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Retin-A

Last reviewed on RxList: 7/25/2018
Retin-A Side Effects Center

Medical Editor: John P. Cunha, DO, FACOEP

Last reviewed on RxList 7/25/2018

Retin-A (tretinoin) Cream and Gel is a form of Vitamin A used for the topical treatment of acne vulgaris. Retin-A is available in generic form. If you have sensitive skin, common side effects of Retin-A include:

  • red,
  • swollen,
  • blistered, or crusted skin;
  • burning,
  • warmth,
  • stinging,
  • tingling,
  • itching,
  • dryness,
  • peeling, or irritation where the medicine is applied; or
  • changes in skin color (darker or lighter)

Apply Retin-A to infected areas once a day. Use enough to cover the entire affected area lightly. Exposure to sunlight including sunlamps should be minimized while using Retin-A. If you have a sun burn you should avoid using Retin-A until you have completely recovered from the sun burn. Retin-A may interact with other topical medications, especially those containing sulfur, resorcinol, or salicylic acid. Tell your doctor all medications you use. Retin-A should be used during pregnancy only if the potential benefit justifies the potential risk to the fetus. Caution should be exercised when Retin-A is used during breastfeeding.

Our Retin-A (tretinoin) Side Effects Drug Center provides a comprehensive view of available drug information on the potential side effects when taking this medication.

This is not a complete list of side effects and others may occur. Call your doctor for medical advice about side effects. You may report side effects to FDA at 1-800-FDA-1088.

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Retin-A Consumer Information

Get emergency medical help if you have signs of an allergic reaction: hives; difficult breathing; swelling of your face, lips, tongue, or throat.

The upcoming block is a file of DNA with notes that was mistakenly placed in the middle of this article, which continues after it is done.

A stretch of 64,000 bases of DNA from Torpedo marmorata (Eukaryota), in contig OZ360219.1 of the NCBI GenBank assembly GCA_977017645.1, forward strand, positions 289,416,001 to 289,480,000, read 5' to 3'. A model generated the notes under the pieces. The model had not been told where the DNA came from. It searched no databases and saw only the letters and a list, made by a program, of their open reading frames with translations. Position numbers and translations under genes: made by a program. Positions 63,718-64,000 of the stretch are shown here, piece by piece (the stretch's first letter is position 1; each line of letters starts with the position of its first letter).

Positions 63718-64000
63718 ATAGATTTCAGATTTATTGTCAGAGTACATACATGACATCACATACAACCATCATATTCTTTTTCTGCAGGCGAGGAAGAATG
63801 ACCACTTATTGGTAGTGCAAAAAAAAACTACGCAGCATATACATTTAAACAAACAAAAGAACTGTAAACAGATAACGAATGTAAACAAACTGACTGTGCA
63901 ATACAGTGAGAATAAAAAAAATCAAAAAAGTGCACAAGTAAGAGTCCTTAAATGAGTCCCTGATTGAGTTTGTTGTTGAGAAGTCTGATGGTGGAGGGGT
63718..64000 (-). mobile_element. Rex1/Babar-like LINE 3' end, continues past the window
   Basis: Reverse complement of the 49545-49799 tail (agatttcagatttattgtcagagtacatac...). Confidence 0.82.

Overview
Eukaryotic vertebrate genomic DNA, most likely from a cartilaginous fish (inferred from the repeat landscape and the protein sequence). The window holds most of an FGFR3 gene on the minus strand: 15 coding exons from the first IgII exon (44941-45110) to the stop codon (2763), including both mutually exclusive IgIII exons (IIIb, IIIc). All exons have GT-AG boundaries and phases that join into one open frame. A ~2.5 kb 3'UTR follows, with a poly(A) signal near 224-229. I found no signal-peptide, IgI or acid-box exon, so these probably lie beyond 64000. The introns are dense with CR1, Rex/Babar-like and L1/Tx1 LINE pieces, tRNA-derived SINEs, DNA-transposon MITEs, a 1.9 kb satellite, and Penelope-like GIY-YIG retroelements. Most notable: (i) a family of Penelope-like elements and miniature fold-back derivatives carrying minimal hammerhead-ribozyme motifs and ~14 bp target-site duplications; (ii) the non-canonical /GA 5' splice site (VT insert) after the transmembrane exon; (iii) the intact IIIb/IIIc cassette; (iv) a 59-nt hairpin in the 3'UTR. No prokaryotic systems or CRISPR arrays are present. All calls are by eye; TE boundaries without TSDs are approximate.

Call your doctor at once if you have:

  • severe burning, stinging, or irritation of treated skin;
  • severe skin dryness; or
  • severe redness, swelling, blistering, peeling, or crusting.

Your skin may be more sensitive to weather extremes such as cold and wind while using this medicine.

Common side effects may include:

  • skin pain, redness, burning, itching, or irritation;
  • sore throat;
  • mild warmth or stinging where the medicine was applied; or
  • changes in color of treated skin.

This is not a complete list of side effects and others may occur. Call your doctor for medical advice about side effects. You may report side effects to FDA at 1-800-FDA-1088.

Read the entire detailed patient monograph for Retin-A (Tretinoin)

QUESTION

Acne is the result of an allergy. See Answer
Retin-A Professional Information

SIDE EFFECTS

The skin of certain sensitive individuals may become excessively red, edematous, blistered, or crusted. If these effects occur, the medication should either be discontinued until the integrity of the skin is restored, or the medication should be adjusted to a level the patient can tolerate. True contact allergy to topical tretinoin is rarely encountered. Temporary hyper- or hypopigmentation has been reported with repeated application of RETIN-A. Some individuals have been reported to have heightened susceptibility to sunlight while under treatment with RETIN-A. To date, all adverse effects of RETIN-A have been reversible upon discontinuance of therapy (see DOSAGE AND ADMINISTRATION Section).

Read the entire FDA prescribing information for Retin-A (Tretinoin)

Related Resources for Retin-A

© Retin-A Patient Information is supplied by Cerner Multum, Inc. and Retin-A Consumer information is supplied by First Databank, Inc., used under license and subject to their respective copyrights.

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